Friends: How to Make, Keep, or Leave Them

They say that you can choose your friends but not your family, and while this is true it’s not always as easy as it sounds to just pick and choose friends. First of all there’s no guarantee that the people you want as friends are necessarily going to want to be friends with you and no guarantee that you will be able to meet people who will make the kinds of friends that you like.

Then on top of this isn’t not always so easy to keep them once you’ve made them, there’s the small problem of moving away and chances are that at some point or another you will part ways, then there are all those life events that can cause a rift or that might just cause you to drift apart or lose the time for each other.

Then there’s the opposite problem – when you don’t want someone as a friend but you can’t seem to get rid of them. When you get those ‘clingons’ who follow you everywhere and call you even though they don’t really know you all that well – and you’re just too polite to tell them to get lost.

So it takes a certain knack in fact to ‘choose’ your friends and a lot of it comes down to luck, timing and their willingness to cooperate. Though of course that’s not to say that you don’t play a role and most certainly you can improve your chances of success or reduce them depending on your behavior. Here we will look at how to go about that – how to go through the three major stages of friendship and make sure that the people in your life are the people you’ve chosen.

Making Friends

To make friends you need to first of all meet them and this is perhaps the hardest part. At school it was easy – every so often you’d be slung into a new class with new people and be forced to work together and everyone was in the same boat. Furthermore there was no shame in simply going up to someone and saying ‘will you be my friend?’. However in later life things get more complicated – you’re now in a position at work where you will likely remain for a long time with no real change. There aren’t ‘classes’ for you to be put in and so basically the people surrounding you in the office today are the same ones you’ll be working with next year and the year after. And often they won’t be your same age and anyway they will have their own lives and social commitments already. And if you ask them to be your friend then you will just have made a rather serious social faux pas. What do you do instead then?

You need to look elsewhere is what, and specifically this means joining clubs and activities that you have an interest in. By doing this you will be meeting a group of people who will be locally located and who will have a shared interest and that’s a great start. Sometimes it helps to just talk to the people in your life who you don’t normally too – the person who serves you in Costa for instance or the cleaner in the office. Often friends aren’t where you expect them to be.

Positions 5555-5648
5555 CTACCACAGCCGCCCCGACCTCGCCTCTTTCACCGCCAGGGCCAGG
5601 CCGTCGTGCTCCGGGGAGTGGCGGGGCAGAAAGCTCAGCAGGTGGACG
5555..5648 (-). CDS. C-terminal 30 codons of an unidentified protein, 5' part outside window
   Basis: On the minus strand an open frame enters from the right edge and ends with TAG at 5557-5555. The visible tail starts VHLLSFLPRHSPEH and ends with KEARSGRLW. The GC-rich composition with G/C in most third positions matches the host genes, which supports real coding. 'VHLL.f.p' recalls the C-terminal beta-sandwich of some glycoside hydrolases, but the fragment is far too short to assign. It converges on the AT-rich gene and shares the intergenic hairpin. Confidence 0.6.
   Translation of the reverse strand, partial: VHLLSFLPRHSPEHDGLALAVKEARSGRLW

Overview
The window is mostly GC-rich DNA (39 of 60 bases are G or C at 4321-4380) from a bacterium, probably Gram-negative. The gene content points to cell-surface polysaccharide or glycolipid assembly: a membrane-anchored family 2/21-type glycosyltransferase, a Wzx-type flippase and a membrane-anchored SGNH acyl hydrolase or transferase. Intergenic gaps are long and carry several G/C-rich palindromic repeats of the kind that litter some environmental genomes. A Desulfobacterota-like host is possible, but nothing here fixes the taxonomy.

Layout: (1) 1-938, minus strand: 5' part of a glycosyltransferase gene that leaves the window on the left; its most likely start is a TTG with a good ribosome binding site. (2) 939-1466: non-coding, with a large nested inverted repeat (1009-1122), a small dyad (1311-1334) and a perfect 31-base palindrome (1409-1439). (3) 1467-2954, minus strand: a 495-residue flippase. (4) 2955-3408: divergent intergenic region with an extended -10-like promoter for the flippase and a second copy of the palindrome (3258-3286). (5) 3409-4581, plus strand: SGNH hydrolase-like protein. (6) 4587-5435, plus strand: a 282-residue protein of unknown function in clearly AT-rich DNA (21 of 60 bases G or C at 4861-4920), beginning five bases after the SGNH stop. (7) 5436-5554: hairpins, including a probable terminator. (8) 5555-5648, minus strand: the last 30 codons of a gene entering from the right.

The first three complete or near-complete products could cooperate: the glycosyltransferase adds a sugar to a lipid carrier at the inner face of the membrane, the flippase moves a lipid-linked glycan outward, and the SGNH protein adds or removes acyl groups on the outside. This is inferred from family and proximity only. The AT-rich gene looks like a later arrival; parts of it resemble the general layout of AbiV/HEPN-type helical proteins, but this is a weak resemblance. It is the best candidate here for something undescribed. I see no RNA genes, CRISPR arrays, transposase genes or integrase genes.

Another way to make friends is by going through other people. Hopefully you know a couple of people in your area, so just tell them that you’re struggling to fill your social calendar and ask if you can head out with them and their friends next time they go out together etc. Family too might be able to introduce you to more people. Attending parties is also a very good way to make friends – far superior to trying to meet people in clubs where it’s impossibly loud to talk. Finally try hitting up old friends by giving them a call or sending a card or using the wonder that is Facebook. Facebook can also help you to find those parties and gatherings where you will be able to talk over some wine. You can even host your own parties – for instance house parties or launch parties or moving in parties and that then gives you an excuse to invite the people in your area.

Meeting people doesn’t instantly mean they’re your best friends though, you also need to somehow bond with them and get to that point where you’re buddies and not just acquaintances. Fish for similar interests you might have when you’re in conversation and this will give you some great subjects to bond over. At the same time be sure to ask them how their day has been and how things have been going and to honestly open up and tell them about your day at the same time. Telling someone about your day honestly is a great way to start to feel a familiarity with someone and it gives you a little snapshot into their lives that can really help. You can also try to bond by making little observations and taking a risk ‘so you like Sarah from financing then do you?’ and if they open up that then gives you a great bond and something to talk about (and it won’t hurt that they’ll associate you with something they secretly enjoy talking about a lot).